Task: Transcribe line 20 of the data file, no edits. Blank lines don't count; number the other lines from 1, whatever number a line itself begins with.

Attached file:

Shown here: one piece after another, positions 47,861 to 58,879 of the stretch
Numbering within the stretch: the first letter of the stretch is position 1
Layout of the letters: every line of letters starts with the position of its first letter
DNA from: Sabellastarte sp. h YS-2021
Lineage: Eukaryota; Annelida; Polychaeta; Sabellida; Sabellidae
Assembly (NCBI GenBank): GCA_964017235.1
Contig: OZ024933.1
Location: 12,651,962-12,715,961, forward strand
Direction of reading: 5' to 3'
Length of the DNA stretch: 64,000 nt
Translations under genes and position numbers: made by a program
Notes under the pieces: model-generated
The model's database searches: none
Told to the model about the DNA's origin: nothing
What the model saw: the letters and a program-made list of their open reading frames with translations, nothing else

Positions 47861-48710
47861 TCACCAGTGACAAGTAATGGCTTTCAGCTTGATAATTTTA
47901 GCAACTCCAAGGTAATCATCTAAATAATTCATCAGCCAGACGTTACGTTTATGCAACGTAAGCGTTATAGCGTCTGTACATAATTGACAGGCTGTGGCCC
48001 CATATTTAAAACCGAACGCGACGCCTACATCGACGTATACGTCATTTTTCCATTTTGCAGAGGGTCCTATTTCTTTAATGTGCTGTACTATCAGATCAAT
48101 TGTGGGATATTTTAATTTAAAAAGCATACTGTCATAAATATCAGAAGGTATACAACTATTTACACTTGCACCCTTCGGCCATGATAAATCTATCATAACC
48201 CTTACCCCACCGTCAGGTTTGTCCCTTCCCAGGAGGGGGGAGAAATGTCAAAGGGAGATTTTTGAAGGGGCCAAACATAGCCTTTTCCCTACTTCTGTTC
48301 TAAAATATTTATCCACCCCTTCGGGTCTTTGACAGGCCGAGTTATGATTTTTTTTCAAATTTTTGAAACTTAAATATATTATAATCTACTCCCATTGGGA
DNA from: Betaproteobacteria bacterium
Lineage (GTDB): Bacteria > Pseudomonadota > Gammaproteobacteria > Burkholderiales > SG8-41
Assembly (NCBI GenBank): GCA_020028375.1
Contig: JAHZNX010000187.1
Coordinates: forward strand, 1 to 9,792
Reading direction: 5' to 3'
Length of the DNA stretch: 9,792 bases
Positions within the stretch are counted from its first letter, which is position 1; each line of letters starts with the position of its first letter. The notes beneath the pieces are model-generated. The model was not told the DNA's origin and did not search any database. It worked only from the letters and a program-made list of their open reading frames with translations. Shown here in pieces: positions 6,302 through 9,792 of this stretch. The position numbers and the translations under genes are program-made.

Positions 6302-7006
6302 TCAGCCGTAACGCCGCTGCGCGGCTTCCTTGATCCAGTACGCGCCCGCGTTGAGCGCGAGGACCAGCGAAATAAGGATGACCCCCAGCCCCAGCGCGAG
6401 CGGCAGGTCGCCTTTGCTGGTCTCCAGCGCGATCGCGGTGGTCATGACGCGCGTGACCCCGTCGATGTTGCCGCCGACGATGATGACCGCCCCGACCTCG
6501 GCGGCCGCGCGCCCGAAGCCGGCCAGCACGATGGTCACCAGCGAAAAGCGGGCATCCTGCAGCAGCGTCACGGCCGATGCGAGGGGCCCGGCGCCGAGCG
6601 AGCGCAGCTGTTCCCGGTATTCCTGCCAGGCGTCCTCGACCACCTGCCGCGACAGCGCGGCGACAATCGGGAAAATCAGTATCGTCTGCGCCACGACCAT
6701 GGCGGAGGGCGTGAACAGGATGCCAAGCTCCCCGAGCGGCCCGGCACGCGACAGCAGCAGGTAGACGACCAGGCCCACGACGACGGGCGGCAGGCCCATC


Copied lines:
48101 TGTGGGATATTTTAATTTAAAAAGCATACTGTCATAAATATCAGAAGGTATACAACTATTTACACTTGCACCCTTCGGCCATGATAAATCTATCATAACC